RQ2.1: Can a convolutional neural network be effective in text classification for the purpose of active learning in systematic review?

3.1. Setup

The model implemented in this study has a comparable structure but with different layer sizes. Since this simulation study classifies collections of sentences, Doc2Vec was used as the feature extraction method instead of Word2Vec. As shown in Figure 2, the implemented model is made up of a combination of separable layers following:

• SeparableConv1D: this is a one-dimensional convolutional layer, mostly used for text, that can be used to detect features in a vector. This type of layer will detect patterns and connections within the records. The ReLu activation accompanying this layer has been beneficial for training deep neural networks (Glorot et al., 2011). This layer has a size setting and a filter size setting (represented as K5 and K3). The size setting shows the number of filters (in this case 256), and the filter size represents the sliding window in the convolution layer, 5 by 5, and 3 by 3, respectively.

• Dropout: this type of layer is used as partial prevention for overfitting by setting a part of the nodes to 0 during each training step. Without Dropout, a node can correct behavior for another node during training. This corrective behavior can lead to overfitting because these fused nodes do not generalize to unseen data. Dropout prevents this from happening and thus reduces overfitting (Srivastava et al., 2014). Figure 2 shows what percentage of the nodes are dropped in each Dropout layer.

• MaxPooling1D: this layer reduces the network dimension size and generalizes patterns found by having kernels in the following layers by looking at relatively more data while keeping the same size.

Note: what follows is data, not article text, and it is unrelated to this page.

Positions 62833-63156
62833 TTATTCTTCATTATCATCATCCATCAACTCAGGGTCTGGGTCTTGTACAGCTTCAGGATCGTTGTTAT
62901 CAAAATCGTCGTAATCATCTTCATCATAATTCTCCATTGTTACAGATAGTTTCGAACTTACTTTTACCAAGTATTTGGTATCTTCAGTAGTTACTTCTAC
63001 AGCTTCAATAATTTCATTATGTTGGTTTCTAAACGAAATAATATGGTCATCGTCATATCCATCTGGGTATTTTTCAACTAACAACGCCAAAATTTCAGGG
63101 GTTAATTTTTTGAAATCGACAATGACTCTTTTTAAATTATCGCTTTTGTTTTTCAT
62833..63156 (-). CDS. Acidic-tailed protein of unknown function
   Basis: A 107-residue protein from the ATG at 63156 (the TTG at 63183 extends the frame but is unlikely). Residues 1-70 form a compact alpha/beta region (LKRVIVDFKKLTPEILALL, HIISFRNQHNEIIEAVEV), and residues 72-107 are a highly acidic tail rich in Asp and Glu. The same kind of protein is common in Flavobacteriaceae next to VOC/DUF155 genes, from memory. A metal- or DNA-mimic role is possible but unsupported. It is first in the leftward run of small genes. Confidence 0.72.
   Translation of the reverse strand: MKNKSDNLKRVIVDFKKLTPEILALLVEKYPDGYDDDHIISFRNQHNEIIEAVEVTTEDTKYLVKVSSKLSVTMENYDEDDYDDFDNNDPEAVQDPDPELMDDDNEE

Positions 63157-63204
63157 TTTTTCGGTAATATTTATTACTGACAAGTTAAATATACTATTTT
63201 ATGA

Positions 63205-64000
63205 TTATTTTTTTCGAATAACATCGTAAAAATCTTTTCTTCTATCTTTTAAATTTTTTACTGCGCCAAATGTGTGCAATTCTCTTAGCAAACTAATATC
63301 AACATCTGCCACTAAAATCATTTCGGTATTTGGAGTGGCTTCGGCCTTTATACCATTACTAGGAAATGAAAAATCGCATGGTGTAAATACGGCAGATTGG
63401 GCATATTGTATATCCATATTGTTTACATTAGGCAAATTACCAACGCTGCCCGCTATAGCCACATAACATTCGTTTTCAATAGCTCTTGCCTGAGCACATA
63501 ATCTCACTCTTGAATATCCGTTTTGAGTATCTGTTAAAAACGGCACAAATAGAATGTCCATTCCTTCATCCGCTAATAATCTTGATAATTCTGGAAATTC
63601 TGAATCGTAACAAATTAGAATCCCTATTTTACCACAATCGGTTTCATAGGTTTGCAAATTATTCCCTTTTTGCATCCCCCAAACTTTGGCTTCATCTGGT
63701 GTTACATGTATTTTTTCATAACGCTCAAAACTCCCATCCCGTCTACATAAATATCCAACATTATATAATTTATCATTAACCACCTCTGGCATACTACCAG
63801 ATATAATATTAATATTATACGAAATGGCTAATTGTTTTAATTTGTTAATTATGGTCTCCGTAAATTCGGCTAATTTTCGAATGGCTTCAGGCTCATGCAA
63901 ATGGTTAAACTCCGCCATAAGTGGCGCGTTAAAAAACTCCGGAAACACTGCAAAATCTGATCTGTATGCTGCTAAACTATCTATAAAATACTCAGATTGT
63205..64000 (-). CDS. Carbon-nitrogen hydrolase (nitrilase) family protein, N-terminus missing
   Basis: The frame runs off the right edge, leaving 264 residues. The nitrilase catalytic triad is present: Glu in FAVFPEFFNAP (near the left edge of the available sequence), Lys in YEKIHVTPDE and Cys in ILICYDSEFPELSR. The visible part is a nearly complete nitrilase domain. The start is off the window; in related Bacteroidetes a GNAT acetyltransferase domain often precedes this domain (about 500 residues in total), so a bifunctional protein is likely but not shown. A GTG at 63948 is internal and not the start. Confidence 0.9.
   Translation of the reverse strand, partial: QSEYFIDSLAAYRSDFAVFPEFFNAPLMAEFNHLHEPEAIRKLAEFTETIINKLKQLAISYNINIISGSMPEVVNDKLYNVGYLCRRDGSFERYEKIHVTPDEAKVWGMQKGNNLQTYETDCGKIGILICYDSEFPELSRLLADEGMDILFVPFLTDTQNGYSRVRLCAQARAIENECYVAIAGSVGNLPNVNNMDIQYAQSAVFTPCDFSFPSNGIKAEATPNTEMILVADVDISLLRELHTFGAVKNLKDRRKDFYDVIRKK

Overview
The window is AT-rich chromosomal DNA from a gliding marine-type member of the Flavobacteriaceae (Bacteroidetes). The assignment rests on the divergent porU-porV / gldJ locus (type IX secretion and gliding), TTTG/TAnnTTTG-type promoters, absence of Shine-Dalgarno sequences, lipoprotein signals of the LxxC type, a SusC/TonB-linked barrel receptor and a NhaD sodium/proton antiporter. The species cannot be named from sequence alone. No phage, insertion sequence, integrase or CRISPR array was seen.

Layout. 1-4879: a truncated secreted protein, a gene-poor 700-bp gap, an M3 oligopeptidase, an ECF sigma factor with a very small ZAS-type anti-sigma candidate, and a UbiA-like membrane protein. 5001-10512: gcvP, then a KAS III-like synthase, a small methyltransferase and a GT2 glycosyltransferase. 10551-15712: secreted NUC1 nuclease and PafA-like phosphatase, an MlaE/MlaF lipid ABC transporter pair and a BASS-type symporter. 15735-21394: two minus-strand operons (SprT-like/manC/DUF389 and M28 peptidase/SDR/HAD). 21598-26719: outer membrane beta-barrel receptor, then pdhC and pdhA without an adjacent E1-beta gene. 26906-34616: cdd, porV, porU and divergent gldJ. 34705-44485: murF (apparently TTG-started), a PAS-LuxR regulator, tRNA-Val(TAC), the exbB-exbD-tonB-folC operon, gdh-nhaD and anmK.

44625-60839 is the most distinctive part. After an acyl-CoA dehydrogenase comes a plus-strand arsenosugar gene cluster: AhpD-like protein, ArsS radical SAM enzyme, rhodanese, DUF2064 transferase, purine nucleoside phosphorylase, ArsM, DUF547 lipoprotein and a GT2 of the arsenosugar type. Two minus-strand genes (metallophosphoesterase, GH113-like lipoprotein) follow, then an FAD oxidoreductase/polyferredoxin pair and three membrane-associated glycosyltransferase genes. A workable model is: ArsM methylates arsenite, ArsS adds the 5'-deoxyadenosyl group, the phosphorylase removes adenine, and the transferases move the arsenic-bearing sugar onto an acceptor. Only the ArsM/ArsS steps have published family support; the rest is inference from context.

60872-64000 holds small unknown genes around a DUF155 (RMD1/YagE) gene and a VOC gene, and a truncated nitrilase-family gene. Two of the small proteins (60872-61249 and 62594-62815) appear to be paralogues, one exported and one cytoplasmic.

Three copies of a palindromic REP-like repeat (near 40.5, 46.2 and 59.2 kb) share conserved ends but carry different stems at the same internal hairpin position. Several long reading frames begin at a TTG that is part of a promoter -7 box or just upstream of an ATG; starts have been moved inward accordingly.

• Dense: two Dense (or fully connected) layers are set up at the end of the CNN-based architecture, finalizing the network. These layers connect all patterns, which does not happen in the local-only convolutional layers. The number shown in Figure 2 represents the number of neurons.


Figure 2. Proposed convolutional neural network model. Each element represents a different layer of the neural network. Numbers behind the layer title are settings for that layer.

As the size of the training data increases with each labeled record, so does the optimal amount of training epochs for the neural network. As a result, there is no universally optimal number of training epochs. A heuristic stopping rule was implemented to compensate for a fluctuating training data size. This rule is based on the network loss delta to avoid having under or overfit networks.

For a neural network to work best, it needs to be optimized. The settings steering the behavior of this convolutional neural network were empirically optimized using the GridSearchCV function found in the Scikit-learn library (REF). This grid search function cross-validates every setting five times1 and records network accuracy as a performance metric for each run. The following settings were available for optimization: batch size, early stopping patience, early stopping delta, dropout rates, optimization method, kernel size, and filter size. The settings with the highest network accuracy were implemented in the final model.

To adjust for the possible sparsity of a dataset, a convolutional neural network usually adjusts its weights based on class imbalance. The implemented CNN in this study was modified not to calculate a class weight, as the ASReview software has an integrated balancer, making rebalancing the class weights redundant.

The implemented convolutional neural network is built from combinations of these dense neural network layers, separable convolutional layers, activation layers, pooling layers, and dropout layers. The resulting 17 hidden layers deep architecture shown in Figure 2 is published on GitHub and Zenodo (Teijema, 2021a) as a plugin for ASReview.